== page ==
by William Thompson
reviewed on PC
Damn this weather
The rain came down. The wind had begun to blow as well. First gently, but now it was really picking up, causing the rain to come in sideways. The rain lashing at my face was impairing my vision. It certainly wouldn’t help with aiming at targets. This could be both a good thing and a bad thing; it would mean that the damned sniper on the top of the building would have trouble hitting me as well. He’d already picked off two of my squad. Both were in a serious way; we'll need to get them to a medic soon.
I crept up the ledge of the hill for a better view, my camouflaged uniform soaking wet as I snaked my way slowly to the optimal point. A jagged rock jutted out partially covering my position. Hopefully it would be enough to conceal me from the marksman. I brought my sniper rifle up slowly, making sure it was loaded and looked down the scope. This won't do at all; the rain beading then dripping down the length of the sights was making it difficult to get a clear shot. There he was. I saw the flash of the muzzle as he was taking another shot to somewhere well away to my left. Good. He hasn't seen me. I lined him up. The wind blew. I steadied myself. I took the shot.
Geez I'm glad that I can respawn after dying. The guy up on top of the building must have been a Battlefield pro or at least had spent enough time during the pre-release period to gain enough points and upgrades. I guess my lack of skills also showed. It had actually been awhile since I played Battlefield 3, and I was definitely a bit rusty. That, and I was still using the second-class weaponry that I was handed at the beginning of my tour of duty.
As I have done in the past though, I played the singleplayer Campaign prior to getting into the online stuff. I find doing so helps me to myself familiarise with the controls and to a lesser extent, the locations. Unfortunately, the campaign is a little short, probably even more so than that of Battlefield 3. And to be perfectly honest, I didn't find myself being compelled by the storyline at all. Sure, Sgt. 'Irish' shows that even soldiers have a conscience early on, but that's about it. It's largely an on-rails shooter, directing you to the next point in the mission. But it did its job of acting as a pseudo tutorial for the multiplayer combat.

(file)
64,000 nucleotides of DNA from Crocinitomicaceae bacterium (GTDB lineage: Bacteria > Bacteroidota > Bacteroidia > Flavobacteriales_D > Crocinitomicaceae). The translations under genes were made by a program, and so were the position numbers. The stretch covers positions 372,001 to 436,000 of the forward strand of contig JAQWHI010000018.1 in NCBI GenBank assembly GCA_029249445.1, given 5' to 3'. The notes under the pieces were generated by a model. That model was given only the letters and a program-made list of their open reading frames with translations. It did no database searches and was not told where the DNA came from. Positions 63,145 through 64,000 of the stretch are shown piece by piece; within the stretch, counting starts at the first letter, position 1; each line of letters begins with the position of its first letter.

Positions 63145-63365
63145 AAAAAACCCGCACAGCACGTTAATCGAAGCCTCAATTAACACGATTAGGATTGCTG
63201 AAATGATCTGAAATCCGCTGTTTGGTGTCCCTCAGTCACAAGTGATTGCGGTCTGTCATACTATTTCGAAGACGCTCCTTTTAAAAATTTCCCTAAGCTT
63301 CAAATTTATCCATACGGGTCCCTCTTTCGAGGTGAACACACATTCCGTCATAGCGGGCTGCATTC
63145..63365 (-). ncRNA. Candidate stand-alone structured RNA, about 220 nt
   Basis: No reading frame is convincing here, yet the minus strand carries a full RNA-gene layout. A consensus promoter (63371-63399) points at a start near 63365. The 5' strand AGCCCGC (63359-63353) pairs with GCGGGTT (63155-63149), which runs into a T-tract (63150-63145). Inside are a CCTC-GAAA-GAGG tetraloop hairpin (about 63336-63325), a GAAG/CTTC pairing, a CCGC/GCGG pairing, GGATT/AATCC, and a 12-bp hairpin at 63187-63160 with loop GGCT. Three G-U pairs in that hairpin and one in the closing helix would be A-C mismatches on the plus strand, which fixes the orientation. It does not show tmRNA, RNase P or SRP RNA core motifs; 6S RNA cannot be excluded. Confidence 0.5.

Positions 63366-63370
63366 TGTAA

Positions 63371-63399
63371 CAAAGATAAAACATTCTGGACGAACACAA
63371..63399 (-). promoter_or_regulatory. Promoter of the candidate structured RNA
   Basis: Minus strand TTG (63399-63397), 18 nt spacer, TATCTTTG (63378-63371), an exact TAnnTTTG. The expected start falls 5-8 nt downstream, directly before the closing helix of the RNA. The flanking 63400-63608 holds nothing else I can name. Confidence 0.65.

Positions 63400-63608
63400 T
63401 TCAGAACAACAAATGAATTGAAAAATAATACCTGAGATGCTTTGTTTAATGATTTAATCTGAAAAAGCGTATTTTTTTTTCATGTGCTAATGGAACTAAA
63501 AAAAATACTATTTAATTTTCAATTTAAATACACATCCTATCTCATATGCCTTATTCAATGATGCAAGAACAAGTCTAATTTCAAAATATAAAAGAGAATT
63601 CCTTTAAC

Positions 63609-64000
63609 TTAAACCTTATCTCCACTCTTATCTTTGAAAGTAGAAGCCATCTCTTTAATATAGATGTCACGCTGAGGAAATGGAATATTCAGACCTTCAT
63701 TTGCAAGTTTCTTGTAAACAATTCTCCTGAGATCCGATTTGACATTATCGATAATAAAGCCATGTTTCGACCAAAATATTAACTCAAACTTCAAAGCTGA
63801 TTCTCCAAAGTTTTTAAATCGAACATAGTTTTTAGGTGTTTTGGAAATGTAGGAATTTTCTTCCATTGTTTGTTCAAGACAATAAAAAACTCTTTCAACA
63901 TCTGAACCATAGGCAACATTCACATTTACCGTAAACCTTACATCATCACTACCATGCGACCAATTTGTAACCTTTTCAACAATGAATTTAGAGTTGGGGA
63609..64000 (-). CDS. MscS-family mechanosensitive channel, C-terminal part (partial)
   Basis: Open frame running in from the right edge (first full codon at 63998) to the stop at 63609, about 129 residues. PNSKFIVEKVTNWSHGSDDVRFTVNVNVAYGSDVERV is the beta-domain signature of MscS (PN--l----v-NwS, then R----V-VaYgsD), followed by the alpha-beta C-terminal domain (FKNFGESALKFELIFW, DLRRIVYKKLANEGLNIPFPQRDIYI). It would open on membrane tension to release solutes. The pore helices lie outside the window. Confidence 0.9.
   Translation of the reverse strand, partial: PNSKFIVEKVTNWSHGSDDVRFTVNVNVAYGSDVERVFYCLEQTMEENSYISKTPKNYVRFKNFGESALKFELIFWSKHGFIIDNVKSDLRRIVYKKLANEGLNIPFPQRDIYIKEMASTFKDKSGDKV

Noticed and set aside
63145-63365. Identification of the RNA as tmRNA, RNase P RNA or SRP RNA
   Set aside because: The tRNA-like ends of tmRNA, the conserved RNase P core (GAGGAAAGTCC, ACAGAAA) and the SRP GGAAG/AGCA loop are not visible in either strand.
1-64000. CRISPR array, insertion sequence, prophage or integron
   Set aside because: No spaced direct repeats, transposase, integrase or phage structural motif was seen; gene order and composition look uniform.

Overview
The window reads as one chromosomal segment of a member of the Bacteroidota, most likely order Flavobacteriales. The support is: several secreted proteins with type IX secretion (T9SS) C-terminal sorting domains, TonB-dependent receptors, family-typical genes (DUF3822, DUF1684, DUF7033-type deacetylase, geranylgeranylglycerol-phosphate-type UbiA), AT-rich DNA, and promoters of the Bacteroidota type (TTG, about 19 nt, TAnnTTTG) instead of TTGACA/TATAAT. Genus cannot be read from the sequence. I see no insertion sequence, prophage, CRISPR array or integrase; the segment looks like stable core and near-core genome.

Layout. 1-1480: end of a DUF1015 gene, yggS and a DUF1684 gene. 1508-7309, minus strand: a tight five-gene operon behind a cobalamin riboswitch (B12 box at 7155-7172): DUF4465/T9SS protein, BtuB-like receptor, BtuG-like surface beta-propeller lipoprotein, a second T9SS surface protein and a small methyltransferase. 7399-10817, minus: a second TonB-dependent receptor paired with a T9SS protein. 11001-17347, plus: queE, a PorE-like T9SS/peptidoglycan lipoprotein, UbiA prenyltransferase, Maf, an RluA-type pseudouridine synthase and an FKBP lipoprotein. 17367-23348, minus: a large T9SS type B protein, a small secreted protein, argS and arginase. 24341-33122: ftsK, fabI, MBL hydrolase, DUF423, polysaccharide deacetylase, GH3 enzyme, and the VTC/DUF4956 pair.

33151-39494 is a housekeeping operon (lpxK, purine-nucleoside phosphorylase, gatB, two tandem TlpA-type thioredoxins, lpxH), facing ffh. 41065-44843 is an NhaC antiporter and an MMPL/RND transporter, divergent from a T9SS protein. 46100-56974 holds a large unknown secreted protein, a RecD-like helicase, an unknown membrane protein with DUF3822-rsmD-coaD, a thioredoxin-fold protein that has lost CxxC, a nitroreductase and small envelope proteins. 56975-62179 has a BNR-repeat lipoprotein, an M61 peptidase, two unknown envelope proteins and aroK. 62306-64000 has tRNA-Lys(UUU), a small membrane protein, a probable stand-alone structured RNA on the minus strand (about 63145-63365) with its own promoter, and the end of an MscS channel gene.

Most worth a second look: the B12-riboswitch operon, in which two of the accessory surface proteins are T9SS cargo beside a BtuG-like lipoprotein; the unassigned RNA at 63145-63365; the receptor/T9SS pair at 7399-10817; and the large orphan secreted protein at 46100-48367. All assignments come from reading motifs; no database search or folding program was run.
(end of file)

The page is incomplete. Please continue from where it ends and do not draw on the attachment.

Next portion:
The old and the new
In multiplayer, Battlefield 4 comes complete with some old favourite modes as well as a few new ones to try out. Battlefield fans will be familiar with Conquest, Rush and Deathmatch variants. But the game also comes with some cool new game modes. Obliteration requires teams to retrieve a randomly spawned bomb and deliver it to the enemy bomb sites, of which each team has three. Obliteration games can become frantic, as everyone can be focused on the bomb. The Domination mode (which was available in the Close Quarters BF3 expansion) is a small-scale infantry only Conquest-style match featuring three flags. Each team strives to control the flags as is the case of the Conquest mode, but with no vehicles to speak of, it all comes down to skills with a weapon.
The Defuse mode differs depending on whether you're on the attacking team or the defending team. The attacking team must transport a bomb to one of two targets and blow it up. Defenders on the other hand must, as you'd expect, prevent the targets from being destroyed. Not being able to pick up the bomb as a defender can be quite frustrating, but also adds to the fun. Again, like Domination mode, Defuse is an infantry only game. For extra realism, there are no re-spawns in Defuse, making teamwork more important.
More than just weapon upgrades
Teamwork is always important though, as in Battlefield 4 you gain access to Field Upgrades by working as a team. Healing, reviving or resupplying squad members progresses you through the upgrades. So, the more you help out, the better for both you and the team. Each class can choose from four different Field upgrade paths, which can result in faster running or the ability to carry extra grenades. These Field Upgrades combine well with the weapon upgrades. A tradesman shouldn't blame their tools, but the tools are definitely sub-standard when you begin with. The initial weapons you are supplied with often do little damage to players of higher rank. At first this can be a little annoying. Fortunately, as with previous versions of Battlefield, as you gain experience, you are granted access to better quality weapons. It does take time to gain the better weapons, but you can almost see a noticeable difference almost immediately.
Damage and weather effects add to the Battlefield experience
Single player campaign is rather short